Delay to new fees for controversial LandWeb service

Reduced fees on a Government service which has already overcharged users by almost £53m will not be introduced until at least 2023.

he LandWeb service provides online access to land registry documents, which are a key component of the property sector in Northern Ireland.

The LandWeb service was set up in 1999 as a Public Private Initiative (PFI) to “improve efficiency and customer service” for those using the register. British Telecom (BT) secured the £46m contract to run the service on behalf of the Department of Finance.

Under the terms of the PFI deal, BT paid for the design and operation of the service but recovered their costs by receiving a set transaction fee from users.

However, following an investigation prompted by an anonymous member of the public who claimed the LandWeb project was wasting public money, the Northern Ireland Audit Office (NIAO) last year said it believes the fees to use the service were “too high” and users were being overcharged.

The NIAO recommended new reduced fees be introduced “urgently”.

In response to the release of the NIAO investigation report in June 2020, Finance Minister Conor Murphy said plans were in place for the introduction of revised fees for the service in April of this year.

Mr Murphy said earlier plans to revise the fees were delayed by the collapse of the Northern Ireland Assembly from 2017 until 2020.

He said last year that work had restarted on preparing a new Fees Order with the aim of it “being operative from April 2021”.

However, the Sunday Independent has learned the proposed new fees will not be introduced until April 2023 “at the earliest”, according to a source close to the situation. 

In a statement, a Department of Finance spokesperson confirmed the introduction of the new fees had been delayed.

“In preparing a new Fees Order, the Land Registry needs to forecast its future income and expenditure. The income is always difficult to forecast because it is affected by both levels of activity in the property market and property prices,” they said.

“The Covid pandemic has made this even more difficult, so the Department commissioned the Ulster University Economic Policy Centre (UUEPC) to analyse the likely impact of the pandemic on the property market to inform our decisions on setting fees. The UUEPC recommended delaying a decision until market trends stabilised.”

The spokesperson continued: “The Land Registry Rules Committee, which is chaired by a High Court judge and includes independent representatives from the Law Society and the Bar Council, oversees revisions to the Fees Order.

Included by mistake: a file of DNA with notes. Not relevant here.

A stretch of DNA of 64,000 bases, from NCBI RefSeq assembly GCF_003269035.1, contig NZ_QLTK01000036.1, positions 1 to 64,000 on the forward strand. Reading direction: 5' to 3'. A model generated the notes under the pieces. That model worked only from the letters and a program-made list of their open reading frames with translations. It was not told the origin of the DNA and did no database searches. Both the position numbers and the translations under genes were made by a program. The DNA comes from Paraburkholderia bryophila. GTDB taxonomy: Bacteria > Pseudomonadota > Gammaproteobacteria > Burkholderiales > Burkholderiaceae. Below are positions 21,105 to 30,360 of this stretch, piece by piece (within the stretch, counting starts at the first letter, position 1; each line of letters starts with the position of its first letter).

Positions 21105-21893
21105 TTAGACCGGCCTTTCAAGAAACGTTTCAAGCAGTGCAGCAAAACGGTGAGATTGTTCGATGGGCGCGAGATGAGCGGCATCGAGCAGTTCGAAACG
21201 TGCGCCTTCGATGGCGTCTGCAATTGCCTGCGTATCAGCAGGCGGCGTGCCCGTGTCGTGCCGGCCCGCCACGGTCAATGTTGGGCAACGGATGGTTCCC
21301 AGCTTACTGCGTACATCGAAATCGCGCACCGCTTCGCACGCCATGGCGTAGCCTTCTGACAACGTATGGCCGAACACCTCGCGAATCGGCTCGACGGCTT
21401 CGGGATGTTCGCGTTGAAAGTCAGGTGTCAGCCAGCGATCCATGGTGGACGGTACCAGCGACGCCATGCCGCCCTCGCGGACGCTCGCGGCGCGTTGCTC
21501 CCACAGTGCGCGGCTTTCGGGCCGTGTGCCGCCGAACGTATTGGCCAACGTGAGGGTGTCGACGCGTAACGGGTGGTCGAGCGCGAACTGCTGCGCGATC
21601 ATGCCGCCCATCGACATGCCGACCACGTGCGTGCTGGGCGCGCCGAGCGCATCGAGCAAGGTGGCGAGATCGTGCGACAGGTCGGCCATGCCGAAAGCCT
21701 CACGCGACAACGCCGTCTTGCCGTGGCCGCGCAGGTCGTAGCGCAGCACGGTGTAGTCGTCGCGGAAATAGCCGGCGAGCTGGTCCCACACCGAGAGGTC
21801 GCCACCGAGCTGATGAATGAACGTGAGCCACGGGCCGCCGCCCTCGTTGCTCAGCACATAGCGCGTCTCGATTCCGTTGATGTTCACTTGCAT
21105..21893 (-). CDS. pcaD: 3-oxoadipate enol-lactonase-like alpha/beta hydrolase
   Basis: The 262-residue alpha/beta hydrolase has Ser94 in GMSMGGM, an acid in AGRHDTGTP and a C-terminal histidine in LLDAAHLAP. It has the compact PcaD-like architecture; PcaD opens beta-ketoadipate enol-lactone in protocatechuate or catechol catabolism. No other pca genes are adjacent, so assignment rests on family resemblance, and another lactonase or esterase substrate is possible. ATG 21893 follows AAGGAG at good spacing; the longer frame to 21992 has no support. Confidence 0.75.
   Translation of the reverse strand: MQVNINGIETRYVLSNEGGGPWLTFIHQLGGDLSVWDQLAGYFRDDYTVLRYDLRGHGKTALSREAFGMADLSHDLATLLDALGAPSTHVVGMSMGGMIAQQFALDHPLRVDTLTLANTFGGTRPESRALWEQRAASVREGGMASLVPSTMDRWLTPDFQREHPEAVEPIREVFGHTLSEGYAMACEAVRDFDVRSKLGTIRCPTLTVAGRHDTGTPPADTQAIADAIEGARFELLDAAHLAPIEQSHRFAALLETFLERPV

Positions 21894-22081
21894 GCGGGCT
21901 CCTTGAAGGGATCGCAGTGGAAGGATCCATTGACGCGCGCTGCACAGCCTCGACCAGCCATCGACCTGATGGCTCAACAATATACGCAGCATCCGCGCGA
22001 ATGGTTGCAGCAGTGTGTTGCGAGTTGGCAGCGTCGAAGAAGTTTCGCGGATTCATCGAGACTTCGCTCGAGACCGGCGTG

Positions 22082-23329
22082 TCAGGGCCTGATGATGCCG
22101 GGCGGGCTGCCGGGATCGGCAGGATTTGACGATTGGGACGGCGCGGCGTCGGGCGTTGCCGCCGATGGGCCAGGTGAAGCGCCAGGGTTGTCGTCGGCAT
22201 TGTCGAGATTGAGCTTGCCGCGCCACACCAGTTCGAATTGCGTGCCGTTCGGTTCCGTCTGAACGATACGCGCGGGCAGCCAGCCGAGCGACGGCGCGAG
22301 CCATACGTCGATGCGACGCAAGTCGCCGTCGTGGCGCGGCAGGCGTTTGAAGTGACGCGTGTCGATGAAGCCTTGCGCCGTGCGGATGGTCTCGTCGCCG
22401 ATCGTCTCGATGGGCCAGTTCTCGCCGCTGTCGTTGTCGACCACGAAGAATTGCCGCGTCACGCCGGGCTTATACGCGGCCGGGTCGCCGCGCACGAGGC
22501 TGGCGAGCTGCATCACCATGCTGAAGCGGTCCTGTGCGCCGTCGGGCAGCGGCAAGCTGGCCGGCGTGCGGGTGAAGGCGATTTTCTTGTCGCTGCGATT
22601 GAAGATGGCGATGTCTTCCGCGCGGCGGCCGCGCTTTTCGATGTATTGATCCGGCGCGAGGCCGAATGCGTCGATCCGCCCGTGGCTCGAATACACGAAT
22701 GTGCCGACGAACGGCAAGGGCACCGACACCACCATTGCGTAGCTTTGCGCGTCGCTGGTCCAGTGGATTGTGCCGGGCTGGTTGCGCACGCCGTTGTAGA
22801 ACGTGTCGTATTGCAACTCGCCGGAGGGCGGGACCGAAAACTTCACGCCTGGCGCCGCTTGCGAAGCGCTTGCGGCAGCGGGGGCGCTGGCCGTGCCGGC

“The end of the stamp duty holiday and the furlough scheme, Brexit and the economic and social changes brought about by Covid, and the bearing these might have on the property market, led the committee to unanimously agree that the Fees Order should be placed on hold pending a stabilisation of the economy.

“Based on the independent expert advice from the UUEPC and the recommendation of the Rules Committee, the Department decided to defer making a decision on a new Fees Order.”

New figures released by the Department of Finance show a total surplus of just over £53m has been accumulated from the LandWeb service since the 2006/07 financial year.

In one year alone, 2018/19, there was a surplus of £12.5m.

The Department of Finance spokesperson said any surplus from the service was “surrendered” to the Northern Ireland Executive to be reallocated to other public services in that year.

While the initial contract term for the LandWeb contract with BT was 17 years, from 1999 to 2016, it has been extended several times and has been extended once again to cover the period from 2021 to 2026.

In his 2020 report, Comptroller and Auditor General Kieran Donnelly stressed that a “fully functional and consistent IT service” had been provided by BT throughout the LandWeb project.

However, he said he was “alarmed” that mechanisms were not put in place to secure better value for money for the public purse.

“Measures such as benchmarking, market testing and open book accounting should have been part of the Department’s/LPS’s agreement with BT, to ensure greater transparency and competitiveness,” Mr Donnelly’s report stated.

In relation to the extension of the contract until 2026, the Department of Finance spokesperson said they were unable to provide the estimated cost of the contract extension.

“The contract pays BT a fee for each transaction that is processed through the LandWeb system,” they said.

“The value of the contract therefore depends on the number of transactions that are processed, which in turns depends on the level of activity in the property market.

“Since we do not know what that will be, it is not possible to predict how much will be paid to BT through the extension period.

“However, a reduction of 35pc in the cost of each transaction has been negotiated compared to the original pricing for the LandWeb contract.”

The Sunday Independent contacted BT last week, but the company did not make any comment on the matter.

Speaking last year following the release of the NIAO report, a BT spokesperson said the LandWeb contract was awarded to the company after a “open and competitive” procurement process, adding: “BT accepted all commercial risks and costs, with no guarantee of income, recovering its investment from a fixed proportion of the transaction charged from LPS customers.”  

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